Cape Verdi, the brilliant winner of the 1,000 Guineas at Newmarket, has been elevated to clear favourite at 5-2 for the Epsom Derby following confirmation that she is to take her chance against the colts in the world's most coveted Classic next Saturday.
Simon Crisford, racing manager for Godolphin, announced that the Dubai-inspired stable were to supplement Cape Verdi at a cost of GBP75,000 ($945,000).
'It is our intention to run,' Crisford declared.
'But there are still eight days remaining before the race and a lot can change in that time. If, for instance, the going is 'soft' or 'good to soft' at Epsom, then we would reconsider our position. If it is 'good' or faster, and she remains in good shape, then it is our plan to run.
'Both Sheik Maktoum and Sheik Mohammed are keen to take up the challenge to have a crack at the Derby with a filly. I think it is a very sporting move,' he said.
'We have thought about the Derby for this filly for some time, even before she won the Guineas, but we have kept our counsel. If it backfires then we will be open to criticism,' he added.
While Cape Verdi's inclusion in the Derby field injects fresh interest - particularly with Frankie Dettori bidding for his first Derby victory aboard the filly - those who backed her for the Oaks will be cursing the decision. She had appeared a stand-out in the fillies' Classic.
In a hasty reshuffle of the markets on both Epsom Classics, Ladbrokes have installed Cape Verdi as 5-2 Derby favourite; then they bet 9-2 Greek Dance, 5-1 King Of Kings, 8-1 City Honours and Gulland, 10-1 Haami, 14-1 bar. Hills have Second Empire the shortest in their market at 7-4 'with a run' and then bet 9-4 Cape Verdi, 5-1 Greek Dance, 11-2 King Of Kings and 10-1 bar.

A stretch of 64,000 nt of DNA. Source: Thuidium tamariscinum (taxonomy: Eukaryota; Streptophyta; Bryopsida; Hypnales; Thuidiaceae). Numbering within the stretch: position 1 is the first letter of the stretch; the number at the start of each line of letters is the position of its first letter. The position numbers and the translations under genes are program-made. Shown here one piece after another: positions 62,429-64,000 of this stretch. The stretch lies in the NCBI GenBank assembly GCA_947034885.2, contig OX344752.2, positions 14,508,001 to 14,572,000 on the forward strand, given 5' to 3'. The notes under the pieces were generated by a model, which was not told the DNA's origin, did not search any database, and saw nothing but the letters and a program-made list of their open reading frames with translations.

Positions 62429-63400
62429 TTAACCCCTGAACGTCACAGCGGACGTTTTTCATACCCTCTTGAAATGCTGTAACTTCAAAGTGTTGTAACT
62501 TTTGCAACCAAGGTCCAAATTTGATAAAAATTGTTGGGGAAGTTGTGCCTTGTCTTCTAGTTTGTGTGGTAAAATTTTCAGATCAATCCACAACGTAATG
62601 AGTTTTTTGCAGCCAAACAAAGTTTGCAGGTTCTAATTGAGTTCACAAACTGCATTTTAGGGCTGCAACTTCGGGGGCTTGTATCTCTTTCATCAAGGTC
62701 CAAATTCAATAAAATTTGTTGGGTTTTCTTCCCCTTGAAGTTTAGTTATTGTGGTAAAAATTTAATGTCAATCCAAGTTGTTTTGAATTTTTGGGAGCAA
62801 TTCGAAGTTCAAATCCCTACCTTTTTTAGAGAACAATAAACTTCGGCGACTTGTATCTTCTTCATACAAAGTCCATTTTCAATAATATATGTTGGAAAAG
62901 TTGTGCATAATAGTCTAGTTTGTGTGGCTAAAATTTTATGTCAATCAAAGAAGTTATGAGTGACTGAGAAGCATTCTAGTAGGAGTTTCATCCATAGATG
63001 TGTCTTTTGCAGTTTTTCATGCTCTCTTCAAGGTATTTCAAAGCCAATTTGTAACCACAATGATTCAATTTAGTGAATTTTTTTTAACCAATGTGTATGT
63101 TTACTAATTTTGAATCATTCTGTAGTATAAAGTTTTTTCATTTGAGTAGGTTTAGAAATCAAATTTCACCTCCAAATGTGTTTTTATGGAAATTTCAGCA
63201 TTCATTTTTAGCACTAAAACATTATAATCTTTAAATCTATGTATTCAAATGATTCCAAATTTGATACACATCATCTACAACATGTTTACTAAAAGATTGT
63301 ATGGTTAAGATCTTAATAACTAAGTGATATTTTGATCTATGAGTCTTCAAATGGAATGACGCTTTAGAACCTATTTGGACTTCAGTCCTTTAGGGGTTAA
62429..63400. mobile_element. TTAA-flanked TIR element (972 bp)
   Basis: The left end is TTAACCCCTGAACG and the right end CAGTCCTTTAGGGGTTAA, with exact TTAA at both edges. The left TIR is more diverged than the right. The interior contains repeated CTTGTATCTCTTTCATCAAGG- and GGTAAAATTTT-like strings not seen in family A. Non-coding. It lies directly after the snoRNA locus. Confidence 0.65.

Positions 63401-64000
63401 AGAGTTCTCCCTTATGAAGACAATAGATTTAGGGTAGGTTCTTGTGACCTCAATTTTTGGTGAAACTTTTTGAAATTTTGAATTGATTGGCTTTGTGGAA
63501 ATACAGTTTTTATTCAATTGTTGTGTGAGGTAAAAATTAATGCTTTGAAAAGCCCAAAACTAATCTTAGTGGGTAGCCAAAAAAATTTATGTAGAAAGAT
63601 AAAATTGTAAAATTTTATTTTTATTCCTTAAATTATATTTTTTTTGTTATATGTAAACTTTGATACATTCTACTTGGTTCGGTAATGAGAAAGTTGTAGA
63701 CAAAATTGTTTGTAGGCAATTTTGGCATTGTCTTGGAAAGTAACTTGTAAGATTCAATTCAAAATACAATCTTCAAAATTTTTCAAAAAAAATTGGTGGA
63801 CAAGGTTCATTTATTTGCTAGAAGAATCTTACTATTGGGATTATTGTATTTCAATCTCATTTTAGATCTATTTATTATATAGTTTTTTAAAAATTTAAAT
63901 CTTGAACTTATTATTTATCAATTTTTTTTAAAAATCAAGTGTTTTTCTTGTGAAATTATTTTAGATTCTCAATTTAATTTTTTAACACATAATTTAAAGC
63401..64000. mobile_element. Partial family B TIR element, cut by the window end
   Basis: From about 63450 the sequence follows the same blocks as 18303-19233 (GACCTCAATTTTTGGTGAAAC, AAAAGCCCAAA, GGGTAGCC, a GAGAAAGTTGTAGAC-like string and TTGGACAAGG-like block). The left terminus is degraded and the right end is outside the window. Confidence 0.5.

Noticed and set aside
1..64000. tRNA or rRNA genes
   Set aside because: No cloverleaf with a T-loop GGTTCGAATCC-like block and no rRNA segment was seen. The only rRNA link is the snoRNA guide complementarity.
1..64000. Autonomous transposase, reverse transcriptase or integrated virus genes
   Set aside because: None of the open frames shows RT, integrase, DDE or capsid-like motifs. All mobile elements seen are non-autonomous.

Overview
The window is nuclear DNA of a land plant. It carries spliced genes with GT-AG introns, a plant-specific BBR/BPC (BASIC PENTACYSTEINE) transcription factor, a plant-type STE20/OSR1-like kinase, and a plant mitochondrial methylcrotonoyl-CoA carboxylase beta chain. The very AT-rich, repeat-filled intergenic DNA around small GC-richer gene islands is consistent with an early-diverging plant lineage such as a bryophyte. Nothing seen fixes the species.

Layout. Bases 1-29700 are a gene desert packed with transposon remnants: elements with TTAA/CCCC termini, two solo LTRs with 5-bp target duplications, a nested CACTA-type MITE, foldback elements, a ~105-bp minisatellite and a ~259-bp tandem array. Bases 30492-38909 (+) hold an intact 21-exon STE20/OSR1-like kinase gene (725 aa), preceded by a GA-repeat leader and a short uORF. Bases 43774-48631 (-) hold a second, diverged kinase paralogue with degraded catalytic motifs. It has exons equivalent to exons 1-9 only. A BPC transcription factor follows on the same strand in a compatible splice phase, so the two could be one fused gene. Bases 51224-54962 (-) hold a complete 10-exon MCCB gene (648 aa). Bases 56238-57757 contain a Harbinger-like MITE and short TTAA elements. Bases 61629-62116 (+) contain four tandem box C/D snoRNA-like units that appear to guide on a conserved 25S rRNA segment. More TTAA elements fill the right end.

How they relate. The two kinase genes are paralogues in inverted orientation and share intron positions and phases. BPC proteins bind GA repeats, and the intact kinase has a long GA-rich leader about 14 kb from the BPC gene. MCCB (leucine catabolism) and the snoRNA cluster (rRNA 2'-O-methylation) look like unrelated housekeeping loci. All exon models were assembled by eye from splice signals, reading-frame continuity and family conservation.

More interestingly, perhaps, Corals now have the Godolphin-owned Bahr - winner of the Musidora Stakes and Cape Verdi's stablemate - 13-8 favourite for the Oaks, with 11-4 on offer for Midnight Line, 5-1 High And Low, 12-1 Cloud Castle and 16-1 bar.
Cape Verdi will be bidding to become the fourth filly this century - and the first since Fifinella in 1916 - to win the Derby.
'I think it's good for horse racing in general,' said Crisford. 'We at Godolphin regard the Derby as the premier race in the world.' A total of 14 fillies have contested the Derby since 1900, three of them winning - Signorinetta (1908), Tagalie (1912) and Fifinella (1916).
The most recent to run in the race was Portuguese Lil, a 500-1 chance in 1996.
More significantly, in 1975, Nelson Bunker Hunt's filly Nobiliary made the most significant modern-day attempt for Derby honours when finishing an honourable second to the all-conquering Grundy, who went on to take the Irish Derby and King George VI and Queen Elizabeth Diamond Stakes in subsequent runs.
The Derby challenges of all other females this century ended in failure, with all being unplaced, although the great Sceptre, sent off an even-money favourite in 1902, finished fourth, spoiling her chance of a clean sweep of the Classics that year.
In other Derby news, Courteous's price for the Derby has been cut from 20-1 in to 16-1 after the colt was confirmed an intended runner at Epsom, while another Derby hopeful Haami 'delighted' John Dunlop in a workout at Goodwood with Silver Patriarch, last year's Derby runner-up and now on course for the Coronation Cup on Friday.